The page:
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Useful tricks to clean up your Docker dev environment

Docker Tutorial | August 23, 2016

Many of us who develop with Docker often find that we are:

  • Building layers upon layers of  images
  • Running a whole fleet of containers originating from various base images and different versions of our own apps

After all, being able to quickly build, spin up and test various code and environment combinations is one of the greatest benefits of container-based development. And there’s no better way to test your changes than running a few environments in parallel and switching between them. It’s blue-green deployment and A/B testing at your fingertips! But even the strongest development machine has resource limitations. Eventually, we need to remove images and kill some containers just to be able to build and run new versions.

So here are a few useful command-line tricks to help you clean up your working environment.

    • Remove all stopped  containers:

    • Remove all untagged  images:

Note: Use ‘docker rmi -f‘ to force the removal of images even if there are some stopped containers based on them .

    • Remove all containers based on specific  image:

Note : You will need to replace codefresh/golang:1.1 with your own <repository>:<tag> in the last command.
If you omit the :<tag> –  ‘docker ps’ will return only the containers based on the ‘latest’ tag of the specified image. They are the ones that will get stopped.

    • Remove unused data volumes ( thanks to Pierre F. for the suggestion )

Got more tricks of your own? Please leave them in comments.


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Anton Weiss

About Anton Weiss

Ant(on) Weiss is a DevOps Evangelist and Enabler. He's been architecting software delivery processes at large and small companies for the last 15 years. Today he's the CEO and Principal Consultant at Otomato. When not evangelising for Codefresh, he's deeply involved with technical training and public speaking.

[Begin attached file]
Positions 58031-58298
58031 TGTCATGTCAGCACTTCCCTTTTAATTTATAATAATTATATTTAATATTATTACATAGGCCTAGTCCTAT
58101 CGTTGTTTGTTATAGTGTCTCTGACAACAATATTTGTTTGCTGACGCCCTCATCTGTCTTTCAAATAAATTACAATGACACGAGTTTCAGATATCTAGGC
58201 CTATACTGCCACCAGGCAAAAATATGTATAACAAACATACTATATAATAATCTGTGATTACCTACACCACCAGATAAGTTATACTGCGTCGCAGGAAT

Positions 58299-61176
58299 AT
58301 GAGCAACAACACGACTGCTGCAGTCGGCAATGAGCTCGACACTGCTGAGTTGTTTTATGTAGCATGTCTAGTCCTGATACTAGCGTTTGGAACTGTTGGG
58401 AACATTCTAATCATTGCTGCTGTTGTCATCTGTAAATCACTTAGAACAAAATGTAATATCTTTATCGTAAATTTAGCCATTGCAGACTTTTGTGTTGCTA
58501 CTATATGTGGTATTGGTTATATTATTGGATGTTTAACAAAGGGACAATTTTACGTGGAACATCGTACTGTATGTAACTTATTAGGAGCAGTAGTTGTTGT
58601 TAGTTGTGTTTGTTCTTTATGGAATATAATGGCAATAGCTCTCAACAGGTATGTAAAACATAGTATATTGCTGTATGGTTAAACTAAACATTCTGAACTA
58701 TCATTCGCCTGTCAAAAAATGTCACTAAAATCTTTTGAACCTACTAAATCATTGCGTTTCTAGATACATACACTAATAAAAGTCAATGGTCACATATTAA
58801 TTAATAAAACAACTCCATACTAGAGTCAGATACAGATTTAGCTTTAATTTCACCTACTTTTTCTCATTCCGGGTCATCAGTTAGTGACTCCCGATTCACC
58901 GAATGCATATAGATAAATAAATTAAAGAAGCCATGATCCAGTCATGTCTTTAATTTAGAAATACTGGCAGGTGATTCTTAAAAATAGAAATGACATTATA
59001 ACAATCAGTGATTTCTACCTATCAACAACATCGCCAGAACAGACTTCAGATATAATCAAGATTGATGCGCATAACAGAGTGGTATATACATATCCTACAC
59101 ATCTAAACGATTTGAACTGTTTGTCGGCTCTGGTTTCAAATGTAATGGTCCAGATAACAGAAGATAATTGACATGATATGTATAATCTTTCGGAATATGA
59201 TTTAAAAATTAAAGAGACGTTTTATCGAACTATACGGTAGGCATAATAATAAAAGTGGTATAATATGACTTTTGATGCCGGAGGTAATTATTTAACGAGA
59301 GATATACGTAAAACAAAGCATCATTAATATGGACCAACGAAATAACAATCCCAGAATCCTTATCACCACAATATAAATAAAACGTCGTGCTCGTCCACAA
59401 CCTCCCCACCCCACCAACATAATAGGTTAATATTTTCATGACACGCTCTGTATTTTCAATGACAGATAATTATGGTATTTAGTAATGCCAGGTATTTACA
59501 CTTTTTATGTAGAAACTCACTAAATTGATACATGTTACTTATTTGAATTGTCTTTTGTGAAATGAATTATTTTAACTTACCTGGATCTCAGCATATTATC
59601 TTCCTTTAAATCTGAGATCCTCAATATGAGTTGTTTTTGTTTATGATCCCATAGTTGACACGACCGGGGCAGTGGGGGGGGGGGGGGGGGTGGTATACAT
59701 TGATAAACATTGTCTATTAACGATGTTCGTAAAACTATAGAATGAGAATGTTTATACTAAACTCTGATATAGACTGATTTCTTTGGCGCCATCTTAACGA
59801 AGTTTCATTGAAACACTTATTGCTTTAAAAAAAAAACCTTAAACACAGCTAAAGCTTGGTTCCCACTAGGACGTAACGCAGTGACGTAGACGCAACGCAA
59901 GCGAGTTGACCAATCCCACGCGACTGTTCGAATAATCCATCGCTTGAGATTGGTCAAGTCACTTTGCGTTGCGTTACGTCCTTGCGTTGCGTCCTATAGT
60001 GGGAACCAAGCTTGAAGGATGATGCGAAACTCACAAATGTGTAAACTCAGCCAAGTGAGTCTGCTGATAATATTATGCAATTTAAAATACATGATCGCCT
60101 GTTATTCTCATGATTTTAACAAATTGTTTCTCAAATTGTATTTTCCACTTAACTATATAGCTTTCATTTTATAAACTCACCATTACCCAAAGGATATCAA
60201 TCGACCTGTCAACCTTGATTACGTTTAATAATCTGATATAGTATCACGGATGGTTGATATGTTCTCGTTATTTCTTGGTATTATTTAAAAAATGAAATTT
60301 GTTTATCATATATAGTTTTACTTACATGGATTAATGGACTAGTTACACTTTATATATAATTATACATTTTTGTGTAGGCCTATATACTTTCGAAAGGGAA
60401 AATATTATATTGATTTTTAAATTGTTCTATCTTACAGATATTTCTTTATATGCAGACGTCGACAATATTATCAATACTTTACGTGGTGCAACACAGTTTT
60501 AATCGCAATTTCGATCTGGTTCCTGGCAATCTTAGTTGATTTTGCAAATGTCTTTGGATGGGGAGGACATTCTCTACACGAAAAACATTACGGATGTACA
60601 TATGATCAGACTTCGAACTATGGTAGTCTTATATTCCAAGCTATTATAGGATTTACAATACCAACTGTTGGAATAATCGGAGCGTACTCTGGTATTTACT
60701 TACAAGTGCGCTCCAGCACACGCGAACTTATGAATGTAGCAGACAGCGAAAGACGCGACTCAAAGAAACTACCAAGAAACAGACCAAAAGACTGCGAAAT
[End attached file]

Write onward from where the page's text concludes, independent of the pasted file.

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Comments

  1. Hello, thanks for this article !

    You also have this one to clean the unused volumes:

    docker volume rm $(docker volume ls -qf dangling=true)

  2. Hi Pierre!
    Indeed – cleaning up the data volumes is also very important.
    Thanks for the feedback! We’ll add it to the post body.

    Ant

  3. On MacOS Sierra Beta, I get an error on this one, removing the -l on the ‘xargs’ and it seems to work fine.

    ➜ ~ docker images -q –filter “dangling=true” | xargs -l docker rmi
    xargs: illegal option — l
    usage: xargs [-0opt] [-E eofstr] [-I replstr [-R replacements]] [-J replstr]
    [-L number] [-n number [-x]] [-P maxprocs] [-s size]
    [utility [argument …]]

    • Hi Jim!
      You’re right – the ‘-l’ option is unsupported in OSX version of xargs.
      As a matter of fact – in this case it can be omitted on Linux as well.
      Thanks, we’ll update the post.

    • Hmm, this looks like a great little tool! Wasn’t aware of it. Thanks a lot for bringing it to our attention, Zachary!

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